Mr Hussein, bearded, bespectacled but smiling broadly, sits in the office of his cramped apartment in a black robe, family photographs on the walls, the word Allah written in Arabic script in front of the library.
President Hosni Mubarak, they say, personally loathes the diminutive editor and Mr Hussein clearly doesn't object to the rumour. He sees Egypt as ever more deeply wounded by its involvement in the Arab-Israeli peace process, ever more in hock to a United States whose policies it must obey, ever more socially divided between the rich who prosper on the country's improving balance of payments and the army of poor who find life more expensive and more intolerable by the week.
And there are times when Egypt seems to fit Mr Hussein's description. The suburbs and villages around Cairo are places of unutterable squalor, a fearful comparison with the glitzy hotels, nightclubs and island apartments in the centre of the city, while America's grip appears to grow tighter.
Why, only last month, the FBI director, Louis Freeh, opened an investigative office in downtown Cairo "to exchange information," according to Mr Alfi, "and to co-operate with the Egyptian authorities in all aspects of security ... some crimes require more action, co-operation and exchange of information between international security services." Mr Freeh had just opened an identical office in Tel Aviv. It was part of an expansion, in the words of the United States embassy in Cairo, "in US anti-terror
Mr Hussein notes that international security co-operation moves laterally across the Arab world, and that Algeria and Tunisia are now using identical torture techniques to those employed by security police in Egypt. "The experience of investigating and interrogating suspects is being shared by the Egyptians," he says. "In Tunisia they even call the different tortures by the same names as the Egyptians - by the names of popular Egyptian singers, like Abdul-Halim Hafez and Shadia. They are exchanging experiences between themselves, exchanging information about people, about those men who fought in Afghanistan. They are filling in spaces in each other's information."
The "Afghanis", the Arabs who fought the Soviets in Afghanistan, are widely defined by Egypt, Algeria and other Maghreb countries as the font of the "Islamist" revolution.
At the same time, Magdi Hussein sees the Mubarak government's fist tightening on Muslim institutions in Egypt. "You cannot give lessons in the mosque without a government licence," he says. "No charitable collection can be made without a licence. Until now, Muslims could eat and sleep at their mosques in the last 10 days of Ramadan to pray together, a tradition that has existed since the 14th century. Now this has been stopped; it is an attack on the people's liberty."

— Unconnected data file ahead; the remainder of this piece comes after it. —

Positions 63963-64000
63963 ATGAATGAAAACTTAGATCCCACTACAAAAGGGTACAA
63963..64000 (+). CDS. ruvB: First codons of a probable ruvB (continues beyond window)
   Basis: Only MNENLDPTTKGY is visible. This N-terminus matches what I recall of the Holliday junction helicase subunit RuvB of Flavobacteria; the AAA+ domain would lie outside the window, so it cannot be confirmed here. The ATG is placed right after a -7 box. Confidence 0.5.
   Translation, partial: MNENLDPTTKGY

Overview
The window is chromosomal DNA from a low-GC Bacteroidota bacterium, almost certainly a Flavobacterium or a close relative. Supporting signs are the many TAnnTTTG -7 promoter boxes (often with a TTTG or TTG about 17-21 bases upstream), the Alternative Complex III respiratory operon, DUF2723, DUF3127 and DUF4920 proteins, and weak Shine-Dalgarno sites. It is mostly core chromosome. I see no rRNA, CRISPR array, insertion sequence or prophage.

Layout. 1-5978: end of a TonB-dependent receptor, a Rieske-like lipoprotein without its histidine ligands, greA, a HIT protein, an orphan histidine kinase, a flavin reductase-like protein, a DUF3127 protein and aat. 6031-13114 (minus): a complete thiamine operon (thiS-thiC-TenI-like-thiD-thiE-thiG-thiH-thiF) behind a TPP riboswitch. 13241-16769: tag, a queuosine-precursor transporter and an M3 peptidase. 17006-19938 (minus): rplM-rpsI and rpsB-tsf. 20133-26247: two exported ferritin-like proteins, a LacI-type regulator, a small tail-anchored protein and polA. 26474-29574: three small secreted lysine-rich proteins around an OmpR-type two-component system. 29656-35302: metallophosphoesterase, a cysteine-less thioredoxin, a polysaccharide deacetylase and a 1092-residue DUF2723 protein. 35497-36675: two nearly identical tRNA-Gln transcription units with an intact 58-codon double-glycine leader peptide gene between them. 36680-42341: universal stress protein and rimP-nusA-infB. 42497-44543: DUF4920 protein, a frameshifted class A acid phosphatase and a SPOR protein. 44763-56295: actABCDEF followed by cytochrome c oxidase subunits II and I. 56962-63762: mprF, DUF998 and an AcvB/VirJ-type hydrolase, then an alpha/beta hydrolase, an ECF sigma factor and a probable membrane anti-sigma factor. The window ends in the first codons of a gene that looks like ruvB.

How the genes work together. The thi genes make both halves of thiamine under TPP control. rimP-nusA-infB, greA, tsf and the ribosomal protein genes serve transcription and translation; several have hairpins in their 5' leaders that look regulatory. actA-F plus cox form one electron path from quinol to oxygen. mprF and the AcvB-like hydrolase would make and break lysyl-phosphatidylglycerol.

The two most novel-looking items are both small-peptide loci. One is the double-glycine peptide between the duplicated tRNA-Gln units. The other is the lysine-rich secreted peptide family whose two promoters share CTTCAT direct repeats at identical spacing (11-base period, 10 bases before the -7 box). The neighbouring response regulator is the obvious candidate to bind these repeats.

Egypt's efforts to curtail the spread of unrestricted charities is, of course, an attempt to prevent the Gema'a Islamiya (Islamic Group) and other armed opponents of the government from soliciting funds.
Mr Mubarak's least favourite editor has equally little time for his country's relations with Israel. "Nobody has any confidence in Israel. People here are angry about Jerusalem, about what happened in Qana. But they are desperate people. There is no way they can fight Israel - Israel is our destiny. The Israelis are going to implement their project, however much we protest. We shout, and they work on the ground. They are not angry about us as long as we go on shouting. I'll give you an example: commerce between Egypt and Israel increased by 135 per cent in the first nine months of 1996, and half of this time Israel was run by [Benjamin] Netanyahu. The Israelis don't think it's important if Egyptian journalists write against them."
Mr Hussein still envisages an Islamic revolution in Egypt "in 10 or 20 years". He bursts into laughter when my eyebrows rise in astonishment. But he insists Egypt's revolution will be a peaceful one. Algeria is not his role model. "In Algeria, Islamists had already taken over local authorities and were about to win national elections when they were crushed. The Algerians are more severe and tougher than the Egyptians. They are a mountain people - we are a people of the plain. The Algerians use the mountains to hide in, they have forests in which they can shelter. Here, we have no shelters. Here, our mountains are far from cities - in Algeria, the mountains are close to the cities. Bosnia and Afghanistan are geographically similar to the mountains of Algeria. You need mountains and woods to have a guerrilla war. That's why such a war is difficult in Palestine. I believe geography is very important in political analysis."
So, presumably, does Mr Mubarak, whose security police have set up their scruffy checkpoints on the Nile roads south of Cairo, isolating each town and city from each other whenever the mood takes them.
The President, it seems, has understood the advantage of having a flat country.